The Rise of Trading and Equity Research is the first article installment of a four-part Brokerage: Analysis and Execution series that will explore the rise of electronic trading, the commoditization of execution and the future of Wall Street. Street Smarts insights are written by Blair Livingston, Chief Executive Officer and Founder, Street Contxt.
The Brokerage: Analysis and Execution
A traditional Brokerage or Investment Bank, in its simplest form, is composed of two halves: the primary or origination side of the business that helps bring products to market, and the secondary side that focuses on creating markets.
Secondary Side Background
The secondary side of an investment bank relates to trading of listed and over the counter (OTC) securities. To drive the trading of these securities, Investment Banks and Brokerages offer thematic and specific research across asset class, sector, and security in order to both educate potential customers and drive business with existing customers. In fact, the origins of traditional equity research has its roots in the first of these two areas, specifically around deal education.
Market Awareness Education
When Brokerages first started bringing companies to market, there was a severe market awareness and education gap. The question of “Would you like to buy shares in this company’s IPO?” was always met with “What does the company do?” Research thus served to answer that question. It was marketing and educational materials designed to answer the question “What does this company do, and why would I want to buy it?” This would equip potential shareholders with the information they needed to make an educated decision about what the company does and why they should invest.
The secondary side of an investment bank has followed a similar growth model. Once a company has gone public, most clients understand the business and structure of the underlying security, answering the “What does the company do?” question. Now, it is up to the content producing Brokerage to answer a new question: “What will change?” The primary driver here is to identify what could be a potential catalyst for change across a specific company or product (growth, decline, new products, macro headwinds), rate product (shift in the curve, increased risk, quantitative easing), or any other underlying asset or security.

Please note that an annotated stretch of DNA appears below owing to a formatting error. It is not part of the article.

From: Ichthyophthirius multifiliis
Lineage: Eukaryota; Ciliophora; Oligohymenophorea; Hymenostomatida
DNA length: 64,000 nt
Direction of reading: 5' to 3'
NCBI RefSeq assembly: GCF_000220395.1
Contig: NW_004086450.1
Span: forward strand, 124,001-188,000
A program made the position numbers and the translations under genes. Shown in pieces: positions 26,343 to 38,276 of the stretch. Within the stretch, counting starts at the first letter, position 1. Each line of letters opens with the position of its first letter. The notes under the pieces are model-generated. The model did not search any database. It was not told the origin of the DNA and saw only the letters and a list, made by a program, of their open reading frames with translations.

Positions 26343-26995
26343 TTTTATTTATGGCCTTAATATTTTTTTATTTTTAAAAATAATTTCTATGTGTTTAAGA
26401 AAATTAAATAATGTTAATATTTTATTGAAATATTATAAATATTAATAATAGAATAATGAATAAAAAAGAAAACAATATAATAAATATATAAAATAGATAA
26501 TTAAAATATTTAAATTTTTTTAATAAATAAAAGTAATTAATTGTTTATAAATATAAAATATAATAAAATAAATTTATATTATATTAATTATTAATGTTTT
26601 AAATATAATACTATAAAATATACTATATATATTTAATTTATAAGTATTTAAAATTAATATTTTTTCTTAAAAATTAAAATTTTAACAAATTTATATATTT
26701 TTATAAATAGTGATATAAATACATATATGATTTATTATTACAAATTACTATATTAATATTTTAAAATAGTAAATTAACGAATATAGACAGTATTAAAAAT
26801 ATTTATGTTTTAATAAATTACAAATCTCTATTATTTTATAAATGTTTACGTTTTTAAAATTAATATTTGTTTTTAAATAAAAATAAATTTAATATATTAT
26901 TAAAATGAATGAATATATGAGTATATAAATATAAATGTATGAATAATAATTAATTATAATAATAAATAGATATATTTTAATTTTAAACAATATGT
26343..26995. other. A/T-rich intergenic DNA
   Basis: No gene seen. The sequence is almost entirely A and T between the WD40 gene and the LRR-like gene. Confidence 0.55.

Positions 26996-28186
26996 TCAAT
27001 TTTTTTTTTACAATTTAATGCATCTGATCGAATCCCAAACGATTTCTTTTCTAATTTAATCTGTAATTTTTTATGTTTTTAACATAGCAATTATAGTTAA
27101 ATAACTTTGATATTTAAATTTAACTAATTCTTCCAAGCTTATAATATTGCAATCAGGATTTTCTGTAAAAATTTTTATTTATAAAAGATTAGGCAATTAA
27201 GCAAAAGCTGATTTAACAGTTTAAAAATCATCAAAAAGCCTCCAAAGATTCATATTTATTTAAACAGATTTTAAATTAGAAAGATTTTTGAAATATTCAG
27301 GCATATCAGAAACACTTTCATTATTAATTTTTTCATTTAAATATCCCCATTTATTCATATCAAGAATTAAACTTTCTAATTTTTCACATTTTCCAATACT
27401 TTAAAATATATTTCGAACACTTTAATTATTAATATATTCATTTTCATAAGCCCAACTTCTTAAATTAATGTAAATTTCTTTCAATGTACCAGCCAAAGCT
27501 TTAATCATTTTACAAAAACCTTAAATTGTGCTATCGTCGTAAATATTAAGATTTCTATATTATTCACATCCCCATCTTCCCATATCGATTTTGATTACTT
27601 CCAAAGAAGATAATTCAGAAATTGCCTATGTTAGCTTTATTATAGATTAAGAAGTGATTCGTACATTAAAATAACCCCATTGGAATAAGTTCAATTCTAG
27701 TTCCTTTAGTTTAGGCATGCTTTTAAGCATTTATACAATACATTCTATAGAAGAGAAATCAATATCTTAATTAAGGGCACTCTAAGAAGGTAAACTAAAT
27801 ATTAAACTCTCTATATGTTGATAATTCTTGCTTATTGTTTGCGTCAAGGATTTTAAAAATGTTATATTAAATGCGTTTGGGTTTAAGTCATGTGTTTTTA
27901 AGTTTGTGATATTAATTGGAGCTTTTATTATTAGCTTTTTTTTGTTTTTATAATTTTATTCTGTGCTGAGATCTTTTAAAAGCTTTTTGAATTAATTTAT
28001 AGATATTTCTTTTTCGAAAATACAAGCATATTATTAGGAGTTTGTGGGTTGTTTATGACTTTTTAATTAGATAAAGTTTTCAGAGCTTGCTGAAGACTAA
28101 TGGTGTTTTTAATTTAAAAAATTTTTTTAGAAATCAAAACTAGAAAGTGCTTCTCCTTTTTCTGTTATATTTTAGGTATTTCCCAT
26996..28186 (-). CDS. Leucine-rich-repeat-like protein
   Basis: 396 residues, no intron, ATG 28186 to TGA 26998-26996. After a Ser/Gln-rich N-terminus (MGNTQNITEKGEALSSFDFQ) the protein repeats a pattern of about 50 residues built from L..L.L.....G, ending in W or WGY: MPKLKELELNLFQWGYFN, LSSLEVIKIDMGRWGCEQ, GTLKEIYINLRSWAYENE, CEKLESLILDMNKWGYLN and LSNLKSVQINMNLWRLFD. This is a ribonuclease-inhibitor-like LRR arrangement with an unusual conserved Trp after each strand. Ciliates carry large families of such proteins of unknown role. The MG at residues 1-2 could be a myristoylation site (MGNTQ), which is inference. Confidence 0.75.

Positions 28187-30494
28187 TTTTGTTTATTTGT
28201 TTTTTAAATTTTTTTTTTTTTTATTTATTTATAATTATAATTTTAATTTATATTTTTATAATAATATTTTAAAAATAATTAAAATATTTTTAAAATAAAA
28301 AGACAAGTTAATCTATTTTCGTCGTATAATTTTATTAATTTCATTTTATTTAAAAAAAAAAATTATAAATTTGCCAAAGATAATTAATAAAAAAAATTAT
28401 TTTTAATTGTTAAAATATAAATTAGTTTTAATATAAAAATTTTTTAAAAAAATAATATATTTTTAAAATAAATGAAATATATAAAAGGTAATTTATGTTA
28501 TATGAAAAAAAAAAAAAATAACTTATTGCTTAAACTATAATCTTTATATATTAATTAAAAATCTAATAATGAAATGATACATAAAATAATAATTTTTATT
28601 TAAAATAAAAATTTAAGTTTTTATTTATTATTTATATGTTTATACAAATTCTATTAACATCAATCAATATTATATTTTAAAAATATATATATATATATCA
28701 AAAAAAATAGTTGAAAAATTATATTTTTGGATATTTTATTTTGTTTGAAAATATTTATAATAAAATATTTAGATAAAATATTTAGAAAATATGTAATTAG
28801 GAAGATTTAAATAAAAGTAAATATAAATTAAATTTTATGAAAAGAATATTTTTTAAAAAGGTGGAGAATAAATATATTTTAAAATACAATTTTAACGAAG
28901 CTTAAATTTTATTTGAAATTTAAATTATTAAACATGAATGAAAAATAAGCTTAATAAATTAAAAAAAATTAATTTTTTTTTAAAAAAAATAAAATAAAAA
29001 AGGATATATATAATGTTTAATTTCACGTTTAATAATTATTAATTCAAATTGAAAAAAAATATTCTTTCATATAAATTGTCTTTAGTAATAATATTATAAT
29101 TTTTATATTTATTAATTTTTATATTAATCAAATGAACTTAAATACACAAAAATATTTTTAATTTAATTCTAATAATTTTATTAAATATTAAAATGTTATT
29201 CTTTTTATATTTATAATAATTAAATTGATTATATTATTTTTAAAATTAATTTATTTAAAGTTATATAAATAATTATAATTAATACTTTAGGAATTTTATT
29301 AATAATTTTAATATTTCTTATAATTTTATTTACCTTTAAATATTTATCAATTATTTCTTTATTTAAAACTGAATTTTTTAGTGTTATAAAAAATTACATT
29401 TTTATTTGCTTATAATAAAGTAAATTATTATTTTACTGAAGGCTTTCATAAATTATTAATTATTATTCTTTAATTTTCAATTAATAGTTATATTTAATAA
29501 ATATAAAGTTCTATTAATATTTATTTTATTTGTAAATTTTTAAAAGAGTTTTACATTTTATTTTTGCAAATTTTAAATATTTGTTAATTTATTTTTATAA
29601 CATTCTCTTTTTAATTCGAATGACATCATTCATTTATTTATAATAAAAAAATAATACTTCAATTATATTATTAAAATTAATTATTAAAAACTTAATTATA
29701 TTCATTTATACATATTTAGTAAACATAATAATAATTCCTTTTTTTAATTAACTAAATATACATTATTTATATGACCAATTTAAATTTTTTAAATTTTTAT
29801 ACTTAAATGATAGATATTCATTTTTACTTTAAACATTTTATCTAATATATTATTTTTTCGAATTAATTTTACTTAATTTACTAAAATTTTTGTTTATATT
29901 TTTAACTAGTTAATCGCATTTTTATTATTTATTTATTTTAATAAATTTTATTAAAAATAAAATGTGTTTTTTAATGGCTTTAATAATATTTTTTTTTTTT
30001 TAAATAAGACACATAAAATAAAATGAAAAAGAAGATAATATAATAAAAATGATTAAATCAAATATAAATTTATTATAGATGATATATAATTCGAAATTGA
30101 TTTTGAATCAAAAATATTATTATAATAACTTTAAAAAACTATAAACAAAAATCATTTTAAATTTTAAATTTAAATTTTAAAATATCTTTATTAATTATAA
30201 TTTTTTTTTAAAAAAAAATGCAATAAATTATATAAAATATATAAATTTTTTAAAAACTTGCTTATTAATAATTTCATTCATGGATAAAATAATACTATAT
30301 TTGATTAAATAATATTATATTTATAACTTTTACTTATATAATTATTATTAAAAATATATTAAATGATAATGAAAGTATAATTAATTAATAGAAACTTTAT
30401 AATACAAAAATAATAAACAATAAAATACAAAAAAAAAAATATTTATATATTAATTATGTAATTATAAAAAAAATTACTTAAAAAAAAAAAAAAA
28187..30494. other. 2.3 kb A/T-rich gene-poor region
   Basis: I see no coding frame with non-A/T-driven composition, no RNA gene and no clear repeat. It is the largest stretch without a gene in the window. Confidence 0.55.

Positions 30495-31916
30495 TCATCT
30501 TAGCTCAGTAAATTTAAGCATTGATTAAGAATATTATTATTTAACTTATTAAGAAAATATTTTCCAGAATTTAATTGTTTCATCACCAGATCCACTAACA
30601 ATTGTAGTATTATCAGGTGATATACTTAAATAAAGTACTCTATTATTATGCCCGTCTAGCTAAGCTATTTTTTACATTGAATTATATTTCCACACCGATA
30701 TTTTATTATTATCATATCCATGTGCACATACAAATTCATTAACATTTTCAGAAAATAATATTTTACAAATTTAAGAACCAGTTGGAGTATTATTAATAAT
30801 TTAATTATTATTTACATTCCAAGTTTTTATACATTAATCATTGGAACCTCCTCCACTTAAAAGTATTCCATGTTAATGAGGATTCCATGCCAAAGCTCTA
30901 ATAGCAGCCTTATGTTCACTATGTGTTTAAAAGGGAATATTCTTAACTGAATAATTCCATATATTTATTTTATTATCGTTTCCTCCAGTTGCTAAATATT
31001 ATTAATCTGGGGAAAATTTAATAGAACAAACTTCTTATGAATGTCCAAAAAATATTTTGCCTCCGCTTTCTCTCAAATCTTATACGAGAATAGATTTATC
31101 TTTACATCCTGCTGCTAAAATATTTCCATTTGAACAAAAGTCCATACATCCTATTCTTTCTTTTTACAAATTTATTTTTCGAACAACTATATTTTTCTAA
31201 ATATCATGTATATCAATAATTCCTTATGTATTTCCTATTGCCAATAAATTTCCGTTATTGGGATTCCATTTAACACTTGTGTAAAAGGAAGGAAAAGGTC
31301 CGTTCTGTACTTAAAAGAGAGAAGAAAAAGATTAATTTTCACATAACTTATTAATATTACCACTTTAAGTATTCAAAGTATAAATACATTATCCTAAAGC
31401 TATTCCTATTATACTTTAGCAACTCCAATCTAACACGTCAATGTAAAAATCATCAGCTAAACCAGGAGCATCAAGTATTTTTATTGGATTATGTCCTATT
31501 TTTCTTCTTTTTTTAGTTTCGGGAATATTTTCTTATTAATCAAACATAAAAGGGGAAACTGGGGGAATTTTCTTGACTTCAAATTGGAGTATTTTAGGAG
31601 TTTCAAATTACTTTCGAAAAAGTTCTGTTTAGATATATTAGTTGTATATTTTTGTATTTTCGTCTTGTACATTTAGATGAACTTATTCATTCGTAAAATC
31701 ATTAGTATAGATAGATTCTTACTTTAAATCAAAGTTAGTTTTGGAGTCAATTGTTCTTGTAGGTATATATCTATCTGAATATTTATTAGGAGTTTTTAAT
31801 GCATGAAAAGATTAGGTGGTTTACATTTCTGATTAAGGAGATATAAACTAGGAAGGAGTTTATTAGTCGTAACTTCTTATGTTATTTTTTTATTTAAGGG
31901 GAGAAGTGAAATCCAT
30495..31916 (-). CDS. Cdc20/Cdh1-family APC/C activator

The Rise of Trading and Execution
The secondary side also had an additional problem to solve. Once clients uncovered potential information, decided they wanted to act on it, and decided how they wanted to act on it; the broker had to help facilitate that request. By adding a trading side to the business, brokers helped their clients expand or cut their exposure to a specific asset by providing robust and sophisticated trading services that required an immense amount of infrastructure, capital, and human involvement. After all, many of these orders are extremely material to the daily volume traded in a given name, and thus needed to be executed over days, or longer.
The trading commission became how clients paid for all the resources, consulting, and content they had consumed. Clients would consume the intellectual capital of the broker across content producing roles, which were traditionally research-based, and then would pay for those services, plus the execution, through trading commission, which became a method for settling the bill.
Sales Insight Personalizes the Client Experience
Larger and more complex clients would be assigned a sales person to help customize their experience with the firm. The logic was that as larger clients were active in many products and names at once, it became increasingly difficult for them to keep track of the firm’s entire content library. In addition, they could be covered by over 100 brokerages at any one time. Thus, a sales person was assigned to make sure that their clients saw everything relevant across the suite of services provided, such as: research, corporate access, deals, and anything else. Each sales person covered a selection of accounts. Coverage seniority and scope was determined by assets under management (AUM), which became a proxy for potential commission, and the number of clients at each account.
As a result of the need for both content generation and tailored content distribution based on the needs and interests of each individual client, the content – or analysis – side of the firm was split into two groups – content providers, and content distributors.
Next, we will explore the The Rise of Electronic Trading as the second part of our Brokerage: Analysis and Execution thought series.
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The Street Smarts insights are written by Blair Livingston, Chief Executive Officer and Founder, Street Contxt. Mr. Livingston has committed his expertise in market structure, financial technology, financial commentary and communication practices to shape a new, more effective capital markets system. Street Contxt helps to clarify an increasingly fragmented marketplace, connecting sell side content with the preferences of buy side participants. Connect with Blair Livingston on LinkedIn.